What are the causes?
There are a number of possible causes for perineal hernias. It is believed that intact male dogs, due to their often enlarged prostate, exert more pressure when urinating and defecating, and the tissues around the rectum eventually stretch, weaken and then tear, resulting in a perineal hernia. Some veterinarians also speculate that hormonal differences in intact male dogs predispose to perineal hernias; as such, hernias are far less common in castrated dogs.
Which breeds are predisposed and what are the symptoms?
Perineal hernias are most common in middle-aged and geriatric intact male dogs and are rarely seen in cats. The breeds that are most commonly affected are Boston Terriers, Boxers, Welsh Corgis, Pekingese, and Dachshunds. When a perineal hernia occurs in a cat it can be a primary problem or secondary problem associated with megacolon. Megacolon is a condition where the colon becomes dilated and causes constipation and straining and should be considered in all cats that have a perineal hernia. More than 30 percent of perineal hernias occur on both sides of the rectum.
The most common symptoms of a perineal hernia are swelling beside the rectum, constipation, and straining to defecate. Other symptoms are painful defecation, fecal incontinence, altered tail carriage, and straining to urinate.
How is it diagnosed?
Diagnosis is based on history and physical examination. A rectal examination and palpation is necessary to assess the pelvic diaphragm musculature. If the rectal examination reveals an enlarged prostate, a cause must be determined. Benign hyperplasia (enlargement), tumor, abscess, and prostatic or paraprostatic cysts must be considered, and additional diagnostics, such as ultrasound, may be indicated in order to treat the underlying cause.
What are the treatment options?
If the clinical signs associated with a perineal hernia (PAH) are minimal, conservative treatment is an option but is rarely successful in controlling the clinical signs long term. Conservative therapy would include a high fiber/moist diet, stool softeners, and manual removal of impacted feces.
Surgery is the treatment of choice. As indicated above, hormonal changes in the older intact dog have been shown to be associated with development of PAH. As such, castration is necessary for all intact males because of the testosterone influence on the prostate and perianal musculature—without castration, PAH will recur.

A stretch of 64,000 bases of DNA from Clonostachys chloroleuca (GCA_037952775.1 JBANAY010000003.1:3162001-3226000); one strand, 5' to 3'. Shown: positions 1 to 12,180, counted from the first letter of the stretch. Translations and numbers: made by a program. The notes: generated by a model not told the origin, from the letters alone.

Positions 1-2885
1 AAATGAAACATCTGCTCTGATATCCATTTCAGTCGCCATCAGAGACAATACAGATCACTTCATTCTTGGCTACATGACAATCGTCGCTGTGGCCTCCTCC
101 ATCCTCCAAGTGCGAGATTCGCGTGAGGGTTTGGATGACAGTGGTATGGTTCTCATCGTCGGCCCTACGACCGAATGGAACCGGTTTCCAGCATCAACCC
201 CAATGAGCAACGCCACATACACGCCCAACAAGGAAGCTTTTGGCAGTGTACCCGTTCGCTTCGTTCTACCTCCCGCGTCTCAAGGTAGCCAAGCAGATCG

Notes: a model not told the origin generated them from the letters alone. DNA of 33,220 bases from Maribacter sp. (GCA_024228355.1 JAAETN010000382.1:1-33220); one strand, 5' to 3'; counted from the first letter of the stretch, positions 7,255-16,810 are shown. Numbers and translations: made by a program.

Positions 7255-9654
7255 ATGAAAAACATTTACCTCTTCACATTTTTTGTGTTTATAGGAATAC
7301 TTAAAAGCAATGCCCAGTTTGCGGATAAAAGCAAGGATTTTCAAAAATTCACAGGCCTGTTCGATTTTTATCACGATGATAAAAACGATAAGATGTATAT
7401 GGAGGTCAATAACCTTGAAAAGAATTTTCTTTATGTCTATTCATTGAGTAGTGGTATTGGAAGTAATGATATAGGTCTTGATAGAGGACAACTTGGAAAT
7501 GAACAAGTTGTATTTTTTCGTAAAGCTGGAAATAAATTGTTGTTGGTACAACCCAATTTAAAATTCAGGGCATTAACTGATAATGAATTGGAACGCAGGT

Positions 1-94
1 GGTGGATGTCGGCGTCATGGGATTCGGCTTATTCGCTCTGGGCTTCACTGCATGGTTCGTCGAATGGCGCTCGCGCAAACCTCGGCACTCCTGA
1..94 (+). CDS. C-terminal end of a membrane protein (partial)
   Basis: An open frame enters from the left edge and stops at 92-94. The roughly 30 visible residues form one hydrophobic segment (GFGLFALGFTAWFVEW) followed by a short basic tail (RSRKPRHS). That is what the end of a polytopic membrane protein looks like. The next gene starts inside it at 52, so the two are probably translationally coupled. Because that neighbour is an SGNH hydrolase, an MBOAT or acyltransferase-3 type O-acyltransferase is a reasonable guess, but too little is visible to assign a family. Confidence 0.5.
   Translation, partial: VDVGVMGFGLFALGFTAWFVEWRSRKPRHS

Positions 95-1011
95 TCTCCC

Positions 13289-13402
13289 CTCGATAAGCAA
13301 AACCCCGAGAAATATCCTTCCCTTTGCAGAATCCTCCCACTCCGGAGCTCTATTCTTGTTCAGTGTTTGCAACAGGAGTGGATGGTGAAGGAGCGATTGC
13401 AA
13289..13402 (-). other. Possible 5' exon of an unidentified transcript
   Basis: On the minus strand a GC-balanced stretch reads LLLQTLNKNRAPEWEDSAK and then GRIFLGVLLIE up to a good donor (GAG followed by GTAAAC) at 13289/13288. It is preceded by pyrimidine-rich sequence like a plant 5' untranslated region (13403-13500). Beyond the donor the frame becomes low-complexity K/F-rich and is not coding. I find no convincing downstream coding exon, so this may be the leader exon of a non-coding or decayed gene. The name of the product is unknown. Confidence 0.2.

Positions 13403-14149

During repair of the PAH, specific muscles of the pelvic diaphragm are sutured together to repair the defect. Frequently, the repair is re-enforced with a local muscle flap. Surgical mesh may be utilized in cases where there is not enough tissue to close the defect. In cases where the urinary bladder has slipped through the defect, an additional abdominal procedure may be needed to stabilize the bladder.
It has been shown that staging the surgery with an abdominal procedure first, which allows movement of the rectum and urinary bladder cranially (towards the head of the dog), followed by the actual hernia repair, improves overall success rates. This approach is preferred by certain surgeons. In the hands of an experienced surgeon, this technique is associated with a success rate of greater than 90 percent.
What is the post-operative care?
The surgical area, next to the rectum, and under the tail needs to be kept clean and dry. A course of antibiotics will be dispensed due to the contamination factor in surgeries performed near the rectum. Stool softeners, such as Metamucil or canned diet and a low residue diet are suggested for several weeks to try and prevent straining. The most common complications are reoccurrence of the hernia and infection of the surgical site.
Frequently Asked Questions:
How long will my pet need to stay in the hospital?
Generally, pets will stay the night after the procedure and be discharged the following day.
Is castration necessary?
Yes. Perineal hernias are only found in intact males and castration will reduce the size of the prostate and remove the hormonal influence. Most veterinarians consider castration necessary, as the recurrence rate is much higher if the animal is not castrated.
What is considered an emergency?
Occasionally, the bladder can become stuck in the hernia, meaning the pet cannot urinate. Similarly, intestine can become entrapped in the hernia, leading to strangulation of the bowel. Either of these scenarios necessitates immediate veterinary attention.